Advice For Choosing The Appropriate Trailer

How to make the wisest and safest purchasing decisions

Electronically-controlled brakes provide automatic and manual control for trailer brakes by way of a brake control unit mounted in the tow vehicle within reach of the driver. This type of braking system connects the brake system on the tow vehicle to the brake system on the trailer. The controller senses the braking force of the tow vehicle and in turn activates the brakes on the trailer.

A surge brake is an independent, self-contained hydraulic braking system on the trailer that uses the trailer’s natural momentum to actuate the brakes. Activated by a master cylinder at the junction of the hitch and trailer tongue, surge brakes are automatically applied when the tow vehicle decelerates.

The forward motion of the trailer compresses the mechanism, transferring high-pressure brake fluid to the trailer wheel brake cylinders to apply the trailer brakes. The more the tow vehicle slows down, the more pressure on the trailer brakes.


How a trailer is built goes far in determining how long it will last and whether it’s appropriate for your specific needs. A trailer that is overbuilt will result in more trailer than needed. Conversely, one that is underbuilt and lacks the structural integrity necessary to do the job will have more downtime and repair costs. Make sure the frame is sturdy enough for the cargo to be hauled.

Trailers made from aluminum are lighter and allow for more payload capacity. Aluminum trailers tend to withstand rust and corrosion better than steel trailers.

The smoother the suspension, the better it protects the trailer, the cargo and the tow vehicle from excessive shock, and the more comfortable the ride. Suspensions come in two basic varieties: leaf spring and torsion. Leaf springs are the traditional suspension systems.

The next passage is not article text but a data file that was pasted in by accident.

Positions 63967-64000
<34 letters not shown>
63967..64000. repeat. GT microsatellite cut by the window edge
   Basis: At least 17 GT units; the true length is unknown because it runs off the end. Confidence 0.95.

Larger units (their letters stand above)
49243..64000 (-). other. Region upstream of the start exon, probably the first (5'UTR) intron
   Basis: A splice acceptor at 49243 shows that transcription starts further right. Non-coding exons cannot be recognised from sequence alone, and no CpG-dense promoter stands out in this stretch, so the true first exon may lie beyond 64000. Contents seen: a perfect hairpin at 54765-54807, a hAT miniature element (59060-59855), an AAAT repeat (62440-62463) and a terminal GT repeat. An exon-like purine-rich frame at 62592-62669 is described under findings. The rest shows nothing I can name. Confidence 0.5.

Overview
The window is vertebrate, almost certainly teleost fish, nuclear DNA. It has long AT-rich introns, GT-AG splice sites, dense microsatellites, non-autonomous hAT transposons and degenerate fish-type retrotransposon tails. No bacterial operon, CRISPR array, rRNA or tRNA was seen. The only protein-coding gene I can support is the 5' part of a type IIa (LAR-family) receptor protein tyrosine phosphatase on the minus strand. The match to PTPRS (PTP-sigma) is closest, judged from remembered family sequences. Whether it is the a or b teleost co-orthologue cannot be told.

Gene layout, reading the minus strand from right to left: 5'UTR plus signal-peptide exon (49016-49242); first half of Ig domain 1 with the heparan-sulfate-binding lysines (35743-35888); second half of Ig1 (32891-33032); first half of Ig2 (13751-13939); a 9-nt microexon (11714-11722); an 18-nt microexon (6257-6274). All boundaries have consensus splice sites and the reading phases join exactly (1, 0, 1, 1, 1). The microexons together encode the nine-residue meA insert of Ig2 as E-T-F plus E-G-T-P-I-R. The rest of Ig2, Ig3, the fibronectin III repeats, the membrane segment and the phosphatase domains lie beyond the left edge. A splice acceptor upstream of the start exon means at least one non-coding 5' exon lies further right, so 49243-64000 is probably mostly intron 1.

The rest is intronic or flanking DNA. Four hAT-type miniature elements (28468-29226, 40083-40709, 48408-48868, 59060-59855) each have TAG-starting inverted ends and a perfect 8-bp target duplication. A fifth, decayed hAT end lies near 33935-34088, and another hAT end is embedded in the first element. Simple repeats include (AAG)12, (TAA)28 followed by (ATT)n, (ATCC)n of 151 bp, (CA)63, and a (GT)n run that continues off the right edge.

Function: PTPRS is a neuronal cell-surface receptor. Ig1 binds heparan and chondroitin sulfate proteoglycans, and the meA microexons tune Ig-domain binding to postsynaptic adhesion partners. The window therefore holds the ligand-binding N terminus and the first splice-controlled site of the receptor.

Torsion suspensions provide a better ride than leaf springs as they cushion bumps and rough spots better and with less bouncing. Unlike leaf springs which are connected to each other by an axle, torsion suspensions work independently so road impacts on one side of the trailer are not transferred to the other.

As with any piece of equipment, trailers must be serviced so maintenance features that enhance serviceability should be yet another consideration.

Also give some thought to selecting a trailer manufacturer/dealer to do business with. A knowledgeable, experienced manufacturer/dealer that can help match the trailer to your hauling needs and requirements goes a long way toward your benefits.


Trailer safety extends beyond having the appropriate trailer for the application. Weight distribution on a trailer is critical to safe performance because the ability of a driver to handle and control the tow vehicle and trailer is greatly improved when the cargo is properly loaded and distributed. The cargo weight should be balanced from side to side and distributed evenly along the length of the trailer.

Additionally, towing stability depends on keeping the center of gravity as low as possible. Load heavy items as close to the axle positions as reasonable and do not exceed the GAWR. All items being transported need to be properly secured and braced to prevent them from moving during travel.

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